Remembering (Safiyah Fosua)

Recently I was privileged with the task of transforming a worship module that had been written for clergy worship planners into one that was lay-person friendly.  The task proved to be more difficult that I had thought it would be.  We who plan and lead worship are so immersed in what we are doing that I wonder if we have a difficult time understanding how our programming and performances are actually received by the ordinary God-fearing churchgoer that attends weekly worship hoping for a word from the Lord?  I continue to wonder if our tendency to overvalue off the chart worship may have inadvertently produced a clan of spectator-worshippers who come expecting to be overwhelmed each week (by us). If our worship has too much focus on us – what we do, how we do it, how well we do it – and not nearly enough focus on the God who calls us to worship.

Don Saliers, in Worship and Spirituality (1996), reminds us that God’s call to worship is a call to remember.  When it is time for a sabbatical, I would love to take more time to explore the symbiotic relationship between faith and memory.  Throughout the Old Testament, God’s people were called to remember the mighty works of God in their lives.  They were called out people through Abraham and Sarah.  They were saved from starvation and relocated to Egypt.  When things there took a turn for the worse, they were delivered from Egypt and sent on a journey with God that led to a land of promise.  Every succeeding generation of God-followers was commanded to learn and carry the story forward.  Remembering this story out loud – repeatedly – was an important part of Old Testament worship.

In the New Testament, the human family made still more memories with God.   From the Incarnation to the Atonement and all points between, we have much more to remember, much more to add to the story of humankind’s interactions with God.  And, somewhere in the mix is your own personal story as well as the story of your worshipping community.  When we are called to worship we are called to revisit and rehearse any or all of these interlaced memories:  how we came to be called God’s people, how you or I came to be called God’s child, what has happened over the years to God’s children who worship in this field or on this corner….

Remembering is so much more, however, than a feel-good walk down memory lane.  Faith memory is a reliable foothold for climbers.  Remembering out loud enables us individually and collectively to find a place on the journey that is closer to God.  Oft-rehearsed memories are more likely to traverse the huge chasm between head and heart.  They remind us of our faith in times of trouble and provide comforting reasons to continue to trust in the God who has always been trustworthy and All-Wise.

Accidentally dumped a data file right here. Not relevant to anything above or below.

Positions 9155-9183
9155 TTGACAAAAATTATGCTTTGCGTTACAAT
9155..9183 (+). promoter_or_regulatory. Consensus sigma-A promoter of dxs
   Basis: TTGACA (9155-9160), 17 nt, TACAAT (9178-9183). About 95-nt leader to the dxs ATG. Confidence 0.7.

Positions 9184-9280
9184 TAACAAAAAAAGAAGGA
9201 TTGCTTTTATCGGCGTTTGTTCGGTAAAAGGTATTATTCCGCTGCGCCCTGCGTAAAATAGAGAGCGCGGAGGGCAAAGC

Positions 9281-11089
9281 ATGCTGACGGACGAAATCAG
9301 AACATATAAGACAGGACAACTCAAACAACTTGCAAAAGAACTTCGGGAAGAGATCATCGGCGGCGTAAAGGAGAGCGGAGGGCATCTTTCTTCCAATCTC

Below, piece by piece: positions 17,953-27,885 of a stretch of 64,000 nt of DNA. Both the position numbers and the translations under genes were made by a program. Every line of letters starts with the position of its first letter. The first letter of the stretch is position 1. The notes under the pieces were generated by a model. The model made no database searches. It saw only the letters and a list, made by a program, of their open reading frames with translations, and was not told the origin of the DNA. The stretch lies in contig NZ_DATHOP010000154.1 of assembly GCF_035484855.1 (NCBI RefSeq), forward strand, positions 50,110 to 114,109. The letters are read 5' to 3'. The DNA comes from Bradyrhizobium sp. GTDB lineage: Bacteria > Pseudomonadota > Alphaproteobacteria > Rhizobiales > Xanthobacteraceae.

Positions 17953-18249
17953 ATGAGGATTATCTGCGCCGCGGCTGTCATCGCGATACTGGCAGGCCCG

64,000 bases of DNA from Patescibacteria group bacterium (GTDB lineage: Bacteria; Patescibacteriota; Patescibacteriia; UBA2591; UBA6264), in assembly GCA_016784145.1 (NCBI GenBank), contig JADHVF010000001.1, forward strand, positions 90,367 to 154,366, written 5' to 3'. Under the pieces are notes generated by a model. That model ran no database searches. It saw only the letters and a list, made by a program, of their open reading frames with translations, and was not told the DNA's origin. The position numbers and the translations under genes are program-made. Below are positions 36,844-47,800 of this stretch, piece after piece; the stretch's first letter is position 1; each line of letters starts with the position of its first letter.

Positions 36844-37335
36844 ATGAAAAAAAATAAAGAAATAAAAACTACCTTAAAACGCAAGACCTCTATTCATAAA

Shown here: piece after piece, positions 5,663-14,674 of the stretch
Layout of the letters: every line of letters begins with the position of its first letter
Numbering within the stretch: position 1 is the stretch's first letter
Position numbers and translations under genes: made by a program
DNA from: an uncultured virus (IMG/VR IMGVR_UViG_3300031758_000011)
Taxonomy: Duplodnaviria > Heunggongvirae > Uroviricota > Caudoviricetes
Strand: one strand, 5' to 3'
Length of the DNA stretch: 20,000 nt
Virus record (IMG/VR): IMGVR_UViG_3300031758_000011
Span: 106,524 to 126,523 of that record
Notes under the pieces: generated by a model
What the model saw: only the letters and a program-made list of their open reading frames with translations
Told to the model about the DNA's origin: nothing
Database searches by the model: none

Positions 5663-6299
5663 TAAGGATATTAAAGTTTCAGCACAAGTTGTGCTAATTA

In the midst of this remembering, we are called to worship at some midpoint between memory and the kind of faith that is the substance of things hoped for (Hebrews 11:1), while avoiding the pitfalls of nostalgia.  This midpoint is an uncomfortable, tense place because it is much easier to dwell in nostalgic memories of the way things used to be than to adjust to the challenges of today and tomorrow.

Would you be shocked to discover that harsh economic times, political shenanigans, oppression and decaying public values were frequently a part of our world during the supposed golden ages of worship of the 18th, 19th and 20th centuries?  The same could be said of the worship of first—third century Christians.  Yet, how many 21st-century Christians are known more for their pessimism about the future than for their hope?  Could it be that some of us have stopped remembering?

Remembering is an act of faith that brings us courage to believe that the pundits of this world do not have the last word.  We are citizens of the Reign of God where partly cloudy and threatening to rain might easily become a cloudless day to suit God’s ultimate plan.  How do we know?  We have memories and testimonies (both written and oral) as proof!

So now, pastors and worship planners, what will worshippers who take part in your next worship gathering be invited to remember?

  • Pastor Richard E. Willoughby

    Good Thoughts… Are they participants or observers watching us perform…